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where should they forget to brake, there is a self-sacrificing dad waiting to catch them.  This particular heroic dad just happens to belong to my kids. Somehow, he always seems to end up in this enviable position, having to catch a hurtling go-cart with a wide-eyed boy who has forgotten where the brake is.

While we do have a few scrapes, bumps and bruises, safety is first and the boys wear helmets, long pants and no flip-flops – in Arizona, you always have to specify NO FLIP-FLOPS when necessary – and the danger is pretty minimal. I was just joking about the “cacti”, those are strategically blocked by hay bales; although those boys seem to do their best to try and hit them.

Really, the greatest danger is to those poor dads who catch the cars at the bottom of the hill. They are rock stars!

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Next year though, we will be adding elbow pads to the list of safety equipment. I don’t have any pictures of David racing because his second run ended in dramatic fashion with a big crash and a pretty nasty scraped elbow. That was enough for him and he was done for the day. Hangin’ at the snack table was a much safer option.

Cub-Mobile-3Meanwhile, Nathan was bouncing himself silly in the bounce house when he wasn’t running up and down the track playing “first responder” at every crash. Giving the thumbs up signal to let us know the driver was okay. He cracks me up.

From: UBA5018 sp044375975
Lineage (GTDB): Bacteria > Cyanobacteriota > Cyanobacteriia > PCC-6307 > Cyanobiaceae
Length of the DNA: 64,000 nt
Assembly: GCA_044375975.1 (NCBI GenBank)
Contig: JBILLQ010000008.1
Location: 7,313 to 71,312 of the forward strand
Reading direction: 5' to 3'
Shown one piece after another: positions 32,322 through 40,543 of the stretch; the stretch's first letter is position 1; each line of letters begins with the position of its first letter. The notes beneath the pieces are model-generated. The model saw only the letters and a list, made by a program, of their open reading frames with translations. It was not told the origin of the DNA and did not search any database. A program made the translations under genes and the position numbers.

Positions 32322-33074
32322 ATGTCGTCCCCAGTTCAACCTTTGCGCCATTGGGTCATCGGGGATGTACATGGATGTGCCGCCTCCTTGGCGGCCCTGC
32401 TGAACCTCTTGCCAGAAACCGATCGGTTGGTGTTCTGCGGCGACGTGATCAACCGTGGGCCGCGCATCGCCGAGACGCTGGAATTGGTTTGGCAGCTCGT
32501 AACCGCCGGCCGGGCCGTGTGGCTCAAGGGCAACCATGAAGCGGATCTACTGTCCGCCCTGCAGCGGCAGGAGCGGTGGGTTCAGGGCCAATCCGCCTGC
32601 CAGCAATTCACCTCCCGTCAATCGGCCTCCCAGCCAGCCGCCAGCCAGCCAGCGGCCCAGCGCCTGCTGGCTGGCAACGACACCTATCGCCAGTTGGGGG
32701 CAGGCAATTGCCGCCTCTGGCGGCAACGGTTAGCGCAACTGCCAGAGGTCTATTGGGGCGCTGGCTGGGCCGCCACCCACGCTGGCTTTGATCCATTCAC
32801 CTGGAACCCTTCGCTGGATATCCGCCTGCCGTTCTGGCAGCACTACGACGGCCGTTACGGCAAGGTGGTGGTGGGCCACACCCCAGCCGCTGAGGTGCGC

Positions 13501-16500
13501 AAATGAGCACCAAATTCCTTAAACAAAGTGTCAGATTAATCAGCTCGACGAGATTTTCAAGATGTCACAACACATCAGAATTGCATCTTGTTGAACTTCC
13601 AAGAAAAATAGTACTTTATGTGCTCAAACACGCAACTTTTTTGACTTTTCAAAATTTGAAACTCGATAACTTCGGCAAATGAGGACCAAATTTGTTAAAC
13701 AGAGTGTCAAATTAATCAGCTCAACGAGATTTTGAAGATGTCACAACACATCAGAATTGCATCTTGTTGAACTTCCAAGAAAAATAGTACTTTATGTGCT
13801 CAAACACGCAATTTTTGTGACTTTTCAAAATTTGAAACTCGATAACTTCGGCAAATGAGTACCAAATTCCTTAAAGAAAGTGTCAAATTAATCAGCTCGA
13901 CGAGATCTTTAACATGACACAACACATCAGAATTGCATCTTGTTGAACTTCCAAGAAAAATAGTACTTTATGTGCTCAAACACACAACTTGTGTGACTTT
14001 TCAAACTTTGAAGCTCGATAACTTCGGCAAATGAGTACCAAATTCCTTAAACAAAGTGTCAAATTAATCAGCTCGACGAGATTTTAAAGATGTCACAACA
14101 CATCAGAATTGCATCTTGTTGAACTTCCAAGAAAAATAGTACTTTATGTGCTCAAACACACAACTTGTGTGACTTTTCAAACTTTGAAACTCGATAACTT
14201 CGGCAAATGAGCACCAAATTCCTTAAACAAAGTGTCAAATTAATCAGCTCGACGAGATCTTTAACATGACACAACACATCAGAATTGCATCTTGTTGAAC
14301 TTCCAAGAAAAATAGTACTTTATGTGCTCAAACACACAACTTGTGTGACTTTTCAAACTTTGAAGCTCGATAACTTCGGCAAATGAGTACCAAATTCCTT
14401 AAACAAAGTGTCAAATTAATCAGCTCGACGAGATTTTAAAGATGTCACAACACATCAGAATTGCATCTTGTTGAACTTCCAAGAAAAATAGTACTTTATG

In the end, a good time was had by all and no Cub Scouts were harmed, well mine was but he’ll live and he has a great story to tell. And, just in case you’re wondering, we did not just close down a city street. Well we did but we had permits and official barriers, which did not stop a few angry neighborhood motorists from expressing their disdain at our great inconvenience to them. I’m guessing they won’t be buying any Cub Scout popcorn at our next fund-raiser.

All I can say to that is …

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and we’ll be back next year.

So, aside from a scraped elbow – incidentally, he would not allow me to put a band-aid on it this morning; he said it was fine and he didn’t need one. I, however, know the real reason – cool points with his buddies; boys, particularly 7 and 8 year old boys, are very impressed by all things scabby and gross. My son will be a hero today. Who am I to stand in the way of his glory with band aids and infection preventing precautions.

Anyway, as I was saying, aside from a few minor injuries,

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a couple of maintenance issues

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and a small zombie apocalypse,

Cub Mobile 2013 was a huge success and a whole lotta’ fun!

Thanks to all of the incredible Pack 371 parents who worked hard to make it a safe and awesome event for some pretty darn great kids; zombies included.

Pinewood Derby Part III, Race Day!

PWD3-6This day has been months in coming. RACE DAY! Weeks and weeks of planning, countless hours of preparation and toil and finally, RACE DAY is here! Okay, truthfully about 3 days of planning and preparation and just a little bit of toil – just keepin’ it real – but none the less, it is RACE DAY!

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The Wolf Den is ready.

And yes, they are about the cutest, sweetest bunch of Cub Scouts on the planet.

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The track is set.